3. Since noise energy goes as the square root of bandwidth, we’ll gain sqrt(2) improvement in SNR, or 3 dB (1/2-bit, recalling we gain 6 dB in SNR for each extra bit).
  4. Alternatively, we could reduce the resolution of the DAC by 1/2-bit and keep the same SNR we had before.

Thinking about that last point, if we oversampled by 4, we’d gain 6 dB in SNR and could reduce the resolution by a full bit, getting away with a 15-bit DAC instead of 16 bits for the same noise floor. We could continue to speed up the DAC, reducing its resolution by one bit each time we quadruple the sampling rate. Unfortunately, we don’t save power as doubling the rate also roughly doubles the power while halving the complexity, so power is a wash.

What was needed was a new DAC architecture, one that reduces the number of bits required by more efficiently getting rid of the out-of-band noise. Ideally, this new DAC would also work with modern processing trends that favor digital, not analog, circuits (if you can’t beat them, join them). The architecture that has won (for now, anyway) is based upon delta-sigma modulators, a concept originally developed in the 1930’s for analog communications. Figure 2 shows a simplified first-order delta-sigma (DS) modulator block diagram. An initial difference (delta) cell is followed by a summer (sigma) block and the result applied to a 1-bit DAC. The DAC’s output is fed back to the input. The feedback loop effectively passes the signal while suppressing quantization noise.


Figure 3 below shows the linearized signal and noise magnitude transfer functions for various delta-sigma loops. The first-order (1o) curves represent the modulator above. At low frequencies, the signal (solid red line) is unity-gain, while the DAC’s quantization noise (dashed red line) is essentially zero. This means the signal goes through the modulator unchanged, but quantization noise is suppressed (approximately zero) at the output. As frequency rises, the signal falls to zero and the noise increases to unity. Higher-order loops provide steeper curves (as evidenced by the other curves -- solid for signal, dashed for noise) that cross higher in frequency, allowing lower oversampling ratios (or wider signal bandwidth for a given sampling rate). Modern DS DACs may use 4th – 6th order modulators.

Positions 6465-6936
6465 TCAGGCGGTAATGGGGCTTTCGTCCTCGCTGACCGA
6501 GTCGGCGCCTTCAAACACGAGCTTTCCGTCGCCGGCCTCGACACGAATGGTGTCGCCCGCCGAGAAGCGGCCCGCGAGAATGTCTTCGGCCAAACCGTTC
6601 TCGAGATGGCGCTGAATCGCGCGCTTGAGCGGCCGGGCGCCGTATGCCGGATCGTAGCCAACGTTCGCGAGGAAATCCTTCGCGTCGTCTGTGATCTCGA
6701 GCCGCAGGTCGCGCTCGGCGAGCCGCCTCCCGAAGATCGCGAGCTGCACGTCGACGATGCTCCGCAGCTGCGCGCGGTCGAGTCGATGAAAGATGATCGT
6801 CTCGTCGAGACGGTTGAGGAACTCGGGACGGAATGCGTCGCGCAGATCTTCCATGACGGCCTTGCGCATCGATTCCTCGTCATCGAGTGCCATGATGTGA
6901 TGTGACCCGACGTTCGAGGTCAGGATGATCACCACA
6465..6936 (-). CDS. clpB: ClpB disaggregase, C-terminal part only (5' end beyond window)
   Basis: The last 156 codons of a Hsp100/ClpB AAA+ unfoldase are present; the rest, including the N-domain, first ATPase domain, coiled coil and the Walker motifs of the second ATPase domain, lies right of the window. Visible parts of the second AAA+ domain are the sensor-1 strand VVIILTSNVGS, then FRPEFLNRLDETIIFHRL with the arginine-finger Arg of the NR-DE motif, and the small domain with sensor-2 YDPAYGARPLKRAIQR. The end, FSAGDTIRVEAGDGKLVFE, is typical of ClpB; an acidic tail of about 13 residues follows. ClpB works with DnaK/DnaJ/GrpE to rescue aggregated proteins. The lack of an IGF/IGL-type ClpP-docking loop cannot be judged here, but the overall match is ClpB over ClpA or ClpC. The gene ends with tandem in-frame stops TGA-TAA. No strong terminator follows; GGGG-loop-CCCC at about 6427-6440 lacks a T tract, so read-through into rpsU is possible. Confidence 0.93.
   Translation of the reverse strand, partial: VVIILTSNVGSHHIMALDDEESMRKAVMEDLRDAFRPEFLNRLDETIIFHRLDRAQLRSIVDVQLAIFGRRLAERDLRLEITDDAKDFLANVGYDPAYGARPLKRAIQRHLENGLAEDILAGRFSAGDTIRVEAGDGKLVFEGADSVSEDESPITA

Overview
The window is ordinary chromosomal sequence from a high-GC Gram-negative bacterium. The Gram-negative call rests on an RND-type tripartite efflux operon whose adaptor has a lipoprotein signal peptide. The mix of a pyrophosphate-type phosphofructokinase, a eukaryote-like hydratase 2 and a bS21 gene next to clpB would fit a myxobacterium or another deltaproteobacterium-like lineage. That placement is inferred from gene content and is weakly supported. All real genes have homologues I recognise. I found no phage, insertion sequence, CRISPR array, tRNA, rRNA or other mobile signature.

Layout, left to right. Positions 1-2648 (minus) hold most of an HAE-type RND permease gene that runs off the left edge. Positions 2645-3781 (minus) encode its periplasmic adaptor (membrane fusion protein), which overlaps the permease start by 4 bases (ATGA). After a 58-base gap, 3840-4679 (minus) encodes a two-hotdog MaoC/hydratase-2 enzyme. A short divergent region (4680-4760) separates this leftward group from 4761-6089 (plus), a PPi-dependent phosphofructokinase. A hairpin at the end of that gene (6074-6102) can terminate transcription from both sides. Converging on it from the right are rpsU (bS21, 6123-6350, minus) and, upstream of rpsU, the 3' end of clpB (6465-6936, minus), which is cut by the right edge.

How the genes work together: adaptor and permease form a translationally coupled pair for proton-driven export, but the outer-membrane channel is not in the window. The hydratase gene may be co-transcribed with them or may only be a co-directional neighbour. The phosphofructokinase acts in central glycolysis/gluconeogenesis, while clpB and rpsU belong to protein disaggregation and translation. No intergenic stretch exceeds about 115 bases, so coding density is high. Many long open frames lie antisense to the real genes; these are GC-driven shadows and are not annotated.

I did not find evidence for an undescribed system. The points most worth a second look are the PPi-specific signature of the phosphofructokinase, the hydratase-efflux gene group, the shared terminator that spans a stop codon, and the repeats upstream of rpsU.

Figure 4 shows the same plot but with amplitude on a log (dB) scale. This better shows the SNR improvement obtained with higher-order loops. While the scale is normalized (and thus does not relate directly to a particular oversampling ratio, OSR), this graph highlights some of the key requirements for high performance. For example, to achieve about 16-bit performance requires a fourth-order modulator operating at ~100x the signal bandwidth (where f = 1 represents the sampling rate -- this is not an exact ratio, but serves to illustrate the point that very high oversampling ratios are needed).


Note that an ideal summer (integrator) has infinite gain at d.c., falling as frequency rises. Delving briefly into equations, if the forward loop gain is A then it is easy to show that the signal and noise transfer functions for the first-order modulator are:

Signal = A/(A+1) --> 1 when A is large

Noise = 1/(A+1) --> 0 when A is large